"Found in Translation: Neoclassicism in Havana"
By Professor Esther da Costa Meyer
Although neoclassical architecture can be found in every continent, there is probably no place on earth where it took root the way it did in Cuba. Greek influence came in different forms, and Havana’s neoclassical architecture was driven by more than mere stylistic emulation. This lecture examines the rich complexity of Cuba’s borrowings from Greece, particularly in Havana, and the ways in which neoclassicism molded the architecture and the urbanism of the city from the 1820s to the 1950s.
In the hands of Cuban architects, neoclassicism was adapted to the environmental needs of the Tropics so that it became a flexible tool that protected the population from the elements while at the same time embellishing the city with monumentality. Beyond aesthetics and adaptation, we might ask: what role did neoclassicism play in nation building? And why did Greek antiquity speak so powerfully to this tiny Caribbean nation well into the mid-twentieth century? This lecture explores different motives that drove Cubans to return again and again to Greek architecture for self-representation.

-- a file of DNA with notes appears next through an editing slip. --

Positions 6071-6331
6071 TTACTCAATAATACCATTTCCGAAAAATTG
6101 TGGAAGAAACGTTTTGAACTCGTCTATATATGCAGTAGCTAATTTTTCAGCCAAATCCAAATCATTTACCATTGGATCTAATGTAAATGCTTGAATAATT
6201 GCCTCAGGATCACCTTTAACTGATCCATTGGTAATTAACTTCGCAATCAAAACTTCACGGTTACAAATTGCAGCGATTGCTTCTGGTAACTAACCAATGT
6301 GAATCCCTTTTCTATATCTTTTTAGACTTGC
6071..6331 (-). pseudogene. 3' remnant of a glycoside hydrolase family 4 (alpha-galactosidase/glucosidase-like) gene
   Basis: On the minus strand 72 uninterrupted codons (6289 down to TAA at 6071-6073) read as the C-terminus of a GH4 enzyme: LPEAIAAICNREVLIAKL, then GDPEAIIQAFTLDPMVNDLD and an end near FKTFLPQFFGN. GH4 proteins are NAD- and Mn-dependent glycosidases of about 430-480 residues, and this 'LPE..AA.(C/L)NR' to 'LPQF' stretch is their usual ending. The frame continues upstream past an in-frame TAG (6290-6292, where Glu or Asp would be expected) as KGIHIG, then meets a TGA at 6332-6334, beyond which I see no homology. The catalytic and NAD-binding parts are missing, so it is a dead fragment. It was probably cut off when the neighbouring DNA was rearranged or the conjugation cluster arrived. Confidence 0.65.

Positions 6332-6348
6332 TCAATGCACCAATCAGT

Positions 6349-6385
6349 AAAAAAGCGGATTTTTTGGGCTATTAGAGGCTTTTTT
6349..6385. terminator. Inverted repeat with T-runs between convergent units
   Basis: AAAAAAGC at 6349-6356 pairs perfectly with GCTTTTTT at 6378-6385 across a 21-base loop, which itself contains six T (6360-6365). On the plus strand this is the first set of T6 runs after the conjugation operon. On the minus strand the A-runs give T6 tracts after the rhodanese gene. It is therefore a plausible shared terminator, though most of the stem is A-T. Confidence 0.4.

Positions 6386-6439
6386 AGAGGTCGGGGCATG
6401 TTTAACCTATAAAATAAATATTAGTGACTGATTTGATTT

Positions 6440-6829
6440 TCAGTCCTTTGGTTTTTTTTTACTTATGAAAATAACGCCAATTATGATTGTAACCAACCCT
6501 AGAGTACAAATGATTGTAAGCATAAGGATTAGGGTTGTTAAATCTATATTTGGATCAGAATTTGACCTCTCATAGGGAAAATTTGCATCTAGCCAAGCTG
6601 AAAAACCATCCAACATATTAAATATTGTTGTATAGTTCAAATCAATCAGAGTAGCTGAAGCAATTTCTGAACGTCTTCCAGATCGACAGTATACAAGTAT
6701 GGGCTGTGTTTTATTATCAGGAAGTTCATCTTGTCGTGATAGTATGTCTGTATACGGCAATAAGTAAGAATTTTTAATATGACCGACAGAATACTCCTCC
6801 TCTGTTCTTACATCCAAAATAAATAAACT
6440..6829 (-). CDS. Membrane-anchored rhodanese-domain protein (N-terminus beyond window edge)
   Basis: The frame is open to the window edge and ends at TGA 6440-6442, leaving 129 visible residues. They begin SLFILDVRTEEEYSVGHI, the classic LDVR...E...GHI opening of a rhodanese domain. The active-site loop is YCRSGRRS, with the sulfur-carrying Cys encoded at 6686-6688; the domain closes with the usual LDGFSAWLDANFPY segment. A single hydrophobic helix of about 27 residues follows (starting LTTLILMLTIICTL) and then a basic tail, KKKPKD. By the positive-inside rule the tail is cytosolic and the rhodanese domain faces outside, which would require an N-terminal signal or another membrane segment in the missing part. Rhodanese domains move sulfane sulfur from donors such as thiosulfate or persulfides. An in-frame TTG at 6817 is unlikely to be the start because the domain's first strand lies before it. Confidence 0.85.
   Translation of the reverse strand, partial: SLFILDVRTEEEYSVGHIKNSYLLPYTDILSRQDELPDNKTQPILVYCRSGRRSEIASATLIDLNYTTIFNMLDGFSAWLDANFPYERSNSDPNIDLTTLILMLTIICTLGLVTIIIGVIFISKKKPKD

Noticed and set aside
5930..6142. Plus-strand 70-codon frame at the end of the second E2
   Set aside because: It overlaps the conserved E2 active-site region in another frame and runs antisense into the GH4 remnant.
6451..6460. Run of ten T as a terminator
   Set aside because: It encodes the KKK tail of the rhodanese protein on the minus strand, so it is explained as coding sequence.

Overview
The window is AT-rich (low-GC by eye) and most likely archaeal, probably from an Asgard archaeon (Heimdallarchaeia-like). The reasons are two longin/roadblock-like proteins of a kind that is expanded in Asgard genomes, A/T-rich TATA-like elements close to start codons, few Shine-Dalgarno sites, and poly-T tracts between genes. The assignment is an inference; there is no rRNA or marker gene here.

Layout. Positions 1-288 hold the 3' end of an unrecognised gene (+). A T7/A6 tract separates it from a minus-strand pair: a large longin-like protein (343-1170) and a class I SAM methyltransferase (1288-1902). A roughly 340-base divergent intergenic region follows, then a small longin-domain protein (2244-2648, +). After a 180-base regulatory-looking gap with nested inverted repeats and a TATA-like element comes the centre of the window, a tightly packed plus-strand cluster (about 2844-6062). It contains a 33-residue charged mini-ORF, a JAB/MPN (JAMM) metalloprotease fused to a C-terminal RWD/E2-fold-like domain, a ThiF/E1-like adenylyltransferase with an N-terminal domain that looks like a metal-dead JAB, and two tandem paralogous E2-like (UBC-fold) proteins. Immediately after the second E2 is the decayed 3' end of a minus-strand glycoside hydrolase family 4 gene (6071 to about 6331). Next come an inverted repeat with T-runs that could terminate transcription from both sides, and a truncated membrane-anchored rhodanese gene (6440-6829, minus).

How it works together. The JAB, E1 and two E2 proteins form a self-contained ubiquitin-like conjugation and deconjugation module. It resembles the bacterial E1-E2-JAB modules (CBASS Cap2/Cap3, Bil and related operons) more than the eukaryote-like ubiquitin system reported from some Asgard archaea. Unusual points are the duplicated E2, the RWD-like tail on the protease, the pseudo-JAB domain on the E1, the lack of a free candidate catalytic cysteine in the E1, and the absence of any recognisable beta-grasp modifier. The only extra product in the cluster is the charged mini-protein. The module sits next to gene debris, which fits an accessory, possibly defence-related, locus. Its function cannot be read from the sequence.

Esther da Costa Meyer teaches modern and contemporary architecture. Born in Brazil, and educated in Switzerland and the United States, she specializes in issues of cultural translation involving buildings erected by colonial powers in the Global South, as well as the emerging cultures of resistance that were themselves hybrid, transnational, and diasporic. Her essays and books cover issues of gender in architecture and design, the historic avant-gardes in architecture, and the intersection of architecture and climate change. She retired from Princeton last year (July 2017) but is back teaching for New York University this semester.
A reception will follow.